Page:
Ok this title might be a little misleading – implying that we had a lot of gorse. It really wasn’t actually that much and it was pretty much at the end of our walk but look here, it’s a cool title ok? 🙂
This week we were heading around Belstone, just outside Okehampton (or Soak-hampton as its called in our house – but we managed to find it on a beautiful sunny day). Coming along with us this week were Pablo’s sister and her hubby, Jayne and Seth (ok so I’ve given up on the name changing!). Things to know about Jayne and Seth – Jayne is a postie so she is used to lots of walking and her round is in Okehampton so she’s used to walking up hills! And Seth,what can I say? Seth is just a legend. He is so knowledgeable about flora and fauna and everything in between – he would be constantly pointing out things along our route. I think he would secretly like to be Ray Mears!
So we had a slightly later start today, heading off at 10am from Belstone. Also worth mentioning that I devised todays route and I had managed to find a route around lots of tors but as it was a popular area, we would be very fortunate with paths and tracks! As we set off from Belstone heading to our first tor of the day Scarey Tor. I love tors with daft names – like calling one Great something, when its actually really small! And as such there wasn’t anything particularly scary about Scarey Tor. Other than Seth gobbling up lots of bilberries (or in proper Somerset ‘wortleberries’) as we climbed up!
Next we headed up to Steeperton Tor – this was going to be our lunch stop so it kept us going during that long slog! On the top of Steeperton Tor was an army observation point which provided a little wind break whilst we had our sarnies. During lunch and enjoying the lovely sunshine, we engaged Pablo’s electric brain (GPS to everyone else) to determine which other tors we could see on the horizon. Everything is really starting to come together for me with a sense of perspective of Dartmoor – each time we go out to a different area, it’s really great to be able to see another side of a tor that we’ve climbed before!
With a full belly of food, we were all raring to go – next up was the Hounds, Hound Tor and Little Hound Tor. We all knew that these were the calms before the big one which was coming, Cosdon Hill. Both Jayne and Seth recounted a story where they had climbed Cosdon Hill from the bottom where we’d parked and it was never=ending! Eeek! And I couldn’t complain because I’d picked the route! But first to Hound Tor – and cue a few attempts at a Hound Dog Elvis pose on the top….. (we failed, see for yourselves!!) closely following by Little Hound Tor.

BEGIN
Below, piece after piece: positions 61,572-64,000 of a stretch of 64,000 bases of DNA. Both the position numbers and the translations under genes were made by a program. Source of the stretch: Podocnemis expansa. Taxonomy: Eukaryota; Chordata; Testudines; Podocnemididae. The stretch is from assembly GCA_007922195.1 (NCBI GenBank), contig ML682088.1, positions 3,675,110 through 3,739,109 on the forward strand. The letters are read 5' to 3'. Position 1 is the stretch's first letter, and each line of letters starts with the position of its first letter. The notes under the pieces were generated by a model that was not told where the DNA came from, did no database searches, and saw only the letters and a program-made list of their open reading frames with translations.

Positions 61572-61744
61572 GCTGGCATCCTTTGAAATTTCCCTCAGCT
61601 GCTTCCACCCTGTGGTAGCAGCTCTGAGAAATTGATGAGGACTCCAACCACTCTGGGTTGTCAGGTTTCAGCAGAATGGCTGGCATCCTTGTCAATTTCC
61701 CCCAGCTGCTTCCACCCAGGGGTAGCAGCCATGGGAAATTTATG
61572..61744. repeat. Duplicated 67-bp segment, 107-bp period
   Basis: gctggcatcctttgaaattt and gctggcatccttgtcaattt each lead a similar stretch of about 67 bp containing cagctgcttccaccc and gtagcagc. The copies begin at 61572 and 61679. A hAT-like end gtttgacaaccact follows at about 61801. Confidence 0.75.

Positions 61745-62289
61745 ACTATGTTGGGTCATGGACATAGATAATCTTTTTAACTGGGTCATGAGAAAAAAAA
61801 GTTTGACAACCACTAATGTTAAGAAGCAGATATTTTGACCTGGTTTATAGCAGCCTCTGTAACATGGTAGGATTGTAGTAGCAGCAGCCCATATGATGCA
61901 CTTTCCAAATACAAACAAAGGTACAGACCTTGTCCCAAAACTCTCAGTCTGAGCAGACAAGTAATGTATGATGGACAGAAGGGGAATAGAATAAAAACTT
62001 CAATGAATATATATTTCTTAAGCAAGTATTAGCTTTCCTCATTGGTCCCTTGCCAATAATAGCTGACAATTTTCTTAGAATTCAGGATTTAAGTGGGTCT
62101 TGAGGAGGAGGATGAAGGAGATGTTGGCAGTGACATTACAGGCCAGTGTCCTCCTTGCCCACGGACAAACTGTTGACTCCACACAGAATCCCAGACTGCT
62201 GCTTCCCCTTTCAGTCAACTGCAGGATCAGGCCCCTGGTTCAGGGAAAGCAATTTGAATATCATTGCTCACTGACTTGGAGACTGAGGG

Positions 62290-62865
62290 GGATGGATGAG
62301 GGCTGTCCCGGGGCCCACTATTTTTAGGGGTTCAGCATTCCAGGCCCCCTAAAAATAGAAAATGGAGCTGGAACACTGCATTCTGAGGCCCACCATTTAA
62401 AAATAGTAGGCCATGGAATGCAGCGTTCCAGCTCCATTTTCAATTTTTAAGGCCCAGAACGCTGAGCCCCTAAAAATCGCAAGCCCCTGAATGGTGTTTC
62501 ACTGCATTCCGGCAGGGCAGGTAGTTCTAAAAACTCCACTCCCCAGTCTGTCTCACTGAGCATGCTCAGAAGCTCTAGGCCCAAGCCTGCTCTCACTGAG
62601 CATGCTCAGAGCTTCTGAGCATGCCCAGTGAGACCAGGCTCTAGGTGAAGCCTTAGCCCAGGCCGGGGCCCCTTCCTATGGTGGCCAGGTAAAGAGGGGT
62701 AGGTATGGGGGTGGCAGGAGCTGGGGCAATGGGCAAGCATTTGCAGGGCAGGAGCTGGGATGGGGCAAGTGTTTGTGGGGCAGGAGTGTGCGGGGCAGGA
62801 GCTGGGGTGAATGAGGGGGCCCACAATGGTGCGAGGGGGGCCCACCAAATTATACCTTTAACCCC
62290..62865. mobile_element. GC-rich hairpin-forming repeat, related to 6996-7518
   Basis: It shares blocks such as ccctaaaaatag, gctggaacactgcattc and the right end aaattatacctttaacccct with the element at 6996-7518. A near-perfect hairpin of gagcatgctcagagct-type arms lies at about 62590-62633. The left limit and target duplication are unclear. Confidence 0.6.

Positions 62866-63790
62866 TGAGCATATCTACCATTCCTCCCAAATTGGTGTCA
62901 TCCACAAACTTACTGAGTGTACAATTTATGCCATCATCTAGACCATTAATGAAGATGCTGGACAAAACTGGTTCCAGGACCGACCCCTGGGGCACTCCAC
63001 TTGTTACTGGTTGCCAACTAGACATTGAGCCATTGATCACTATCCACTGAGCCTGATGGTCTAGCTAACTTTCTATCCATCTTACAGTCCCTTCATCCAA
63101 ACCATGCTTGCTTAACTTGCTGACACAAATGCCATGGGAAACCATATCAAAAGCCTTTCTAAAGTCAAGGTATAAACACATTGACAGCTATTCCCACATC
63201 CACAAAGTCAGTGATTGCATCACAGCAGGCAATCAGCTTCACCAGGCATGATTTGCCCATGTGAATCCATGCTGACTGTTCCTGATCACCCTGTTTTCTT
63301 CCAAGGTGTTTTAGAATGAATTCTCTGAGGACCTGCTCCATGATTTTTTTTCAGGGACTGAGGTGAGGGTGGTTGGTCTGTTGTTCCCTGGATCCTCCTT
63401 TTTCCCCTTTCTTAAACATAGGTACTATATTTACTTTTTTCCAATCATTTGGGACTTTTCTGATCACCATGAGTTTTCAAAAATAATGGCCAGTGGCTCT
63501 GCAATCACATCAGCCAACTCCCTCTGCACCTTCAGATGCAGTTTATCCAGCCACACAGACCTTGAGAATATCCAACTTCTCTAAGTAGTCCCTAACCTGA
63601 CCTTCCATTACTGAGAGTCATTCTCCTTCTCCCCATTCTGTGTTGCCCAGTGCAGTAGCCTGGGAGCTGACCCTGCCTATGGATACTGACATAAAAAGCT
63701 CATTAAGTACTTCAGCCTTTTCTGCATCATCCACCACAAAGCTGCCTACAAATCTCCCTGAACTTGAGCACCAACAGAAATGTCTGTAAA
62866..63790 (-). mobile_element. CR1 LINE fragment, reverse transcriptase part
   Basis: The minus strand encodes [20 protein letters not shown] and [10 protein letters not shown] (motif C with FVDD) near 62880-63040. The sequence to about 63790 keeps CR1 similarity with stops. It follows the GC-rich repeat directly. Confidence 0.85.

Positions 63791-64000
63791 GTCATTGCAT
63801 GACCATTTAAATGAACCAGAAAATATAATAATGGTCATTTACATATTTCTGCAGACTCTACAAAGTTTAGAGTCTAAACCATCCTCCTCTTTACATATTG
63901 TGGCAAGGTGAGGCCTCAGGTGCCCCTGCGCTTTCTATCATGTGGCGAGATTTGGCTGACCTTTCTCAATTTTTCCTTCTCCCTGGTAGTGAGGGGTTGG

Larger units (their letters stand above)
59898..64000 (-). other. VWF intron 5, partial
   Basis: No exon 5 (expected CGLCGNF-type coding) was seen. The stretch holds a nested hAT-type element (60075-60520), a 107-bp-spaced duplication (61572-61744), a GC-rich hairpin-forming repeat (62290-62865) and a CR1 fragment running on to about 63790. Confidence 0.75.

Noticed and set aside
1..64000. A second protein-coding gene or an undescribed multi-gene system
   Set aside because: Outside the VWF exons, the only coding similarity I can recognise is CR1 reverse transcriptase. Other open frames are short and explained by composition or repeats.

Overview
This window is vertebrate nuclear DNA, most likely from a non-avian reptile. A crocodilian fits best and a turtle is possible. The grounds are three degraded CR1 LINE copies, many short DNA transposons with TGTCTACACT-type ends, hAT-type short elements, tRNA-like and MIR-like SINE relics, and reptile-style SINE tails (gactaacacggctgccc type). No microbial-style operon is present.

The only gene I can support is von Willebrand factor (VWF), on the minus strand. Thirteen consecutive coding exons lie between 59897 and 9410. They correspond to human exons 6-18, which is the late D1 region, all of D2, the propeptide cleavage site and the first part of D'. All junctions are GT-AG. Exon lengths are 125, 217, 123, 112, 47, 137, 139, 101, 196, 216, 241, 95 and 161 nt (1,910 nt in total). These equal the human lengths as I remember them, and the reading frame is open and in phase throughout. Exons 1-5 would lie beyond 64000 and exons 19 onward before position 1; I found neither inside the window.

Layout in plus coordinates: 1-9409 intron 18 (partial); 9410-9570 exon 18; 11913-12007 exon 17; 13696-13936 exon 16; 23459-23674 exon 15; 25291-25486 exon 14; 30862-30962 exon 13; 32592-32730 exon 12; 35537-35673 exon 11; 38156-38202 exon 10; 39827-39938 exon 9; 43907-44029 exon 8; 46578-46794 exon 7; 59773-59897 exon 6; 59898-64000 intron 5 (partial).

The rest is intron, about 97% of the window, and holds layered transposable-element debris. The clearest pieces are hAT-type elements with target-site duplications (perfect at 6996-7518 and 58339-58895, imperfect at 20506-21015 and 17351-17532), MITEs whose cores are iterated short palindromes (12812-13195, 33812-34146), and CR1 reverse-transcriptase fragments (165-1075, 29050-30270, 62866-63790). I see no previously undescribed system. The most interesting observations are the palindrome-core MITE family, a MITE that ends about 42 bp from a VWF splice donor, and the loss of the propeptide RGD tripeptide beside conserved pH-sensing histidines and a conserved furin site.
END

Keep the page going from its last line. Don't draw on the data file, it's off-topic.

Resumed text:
Finally, we were heading to our final tor of the day – Cosdon Hill. The daddy of tors for the day – at 550m it was our highest. On our way we encountered a big bog – always fun! And a stone circle. Stone circles and hut circles are marked on the OS maps but you rarely see one as perfectly formed at this one. It was lovely to see – incredible to be reminded that these were all dragged and manoeuvred into position so many years ago, without the help of a digger!
Cosdon Hill is what I like to call a ‘sneaky tor’ – this is when you reach what you think is the top only to find it isn’t actually the top at all. So you plough on, then you reach the top again – only to find that this isn’t the top either – and so on and so on. Finally we reached the top and this time we knew it was the top – it had a OS triangulation point on it so there was no mistaking! From Cosdon we could see, not only our entire walk today, but also a stunning view of most of Devon. Pablo took the opportunity to show off how amazing zoom he had on his camera by zooming in to take a close up picture of Drogo Castle!!
After Cosdon we were homeward bound, this is where the gorse comes in. In the absence of a path (we had been very spoilt today with lots of lovely tracks and paths) we just headed in the direction that the GPS told us the car was…… and oh Lordy, how the gorse hurts on sunburnt legs!! Ouchie ouchie ouchie. We finally met up with a path to head down to the pretty little bridge crossing the river again – and also worth mentioning Cecilia saw a snake! A real one – about 2 ft long! I do hope it wasn’t just exhaustion from my walk!!
So things learnt this week – only eat berries that Seth says you can…. but seriously kids, please please please don’t eat anything unless you are 100% sure you know what it is! Seth is (self-)trained professional. You can receive a Happy 50th card at the age of 30. Sun block works best when actually applied to skin – it doesn’t work when still in bottle.
Next week – how many tors can we fit in one days walking?
If you would like to help support me in my challenge, you can sponsor me by visiting www.justgiving.com/kate-ainsley
If you would like more information about the amazing Save the Children FAST project, please visit the Save the Children website on www.savethechildren.org.uk/en/fast.html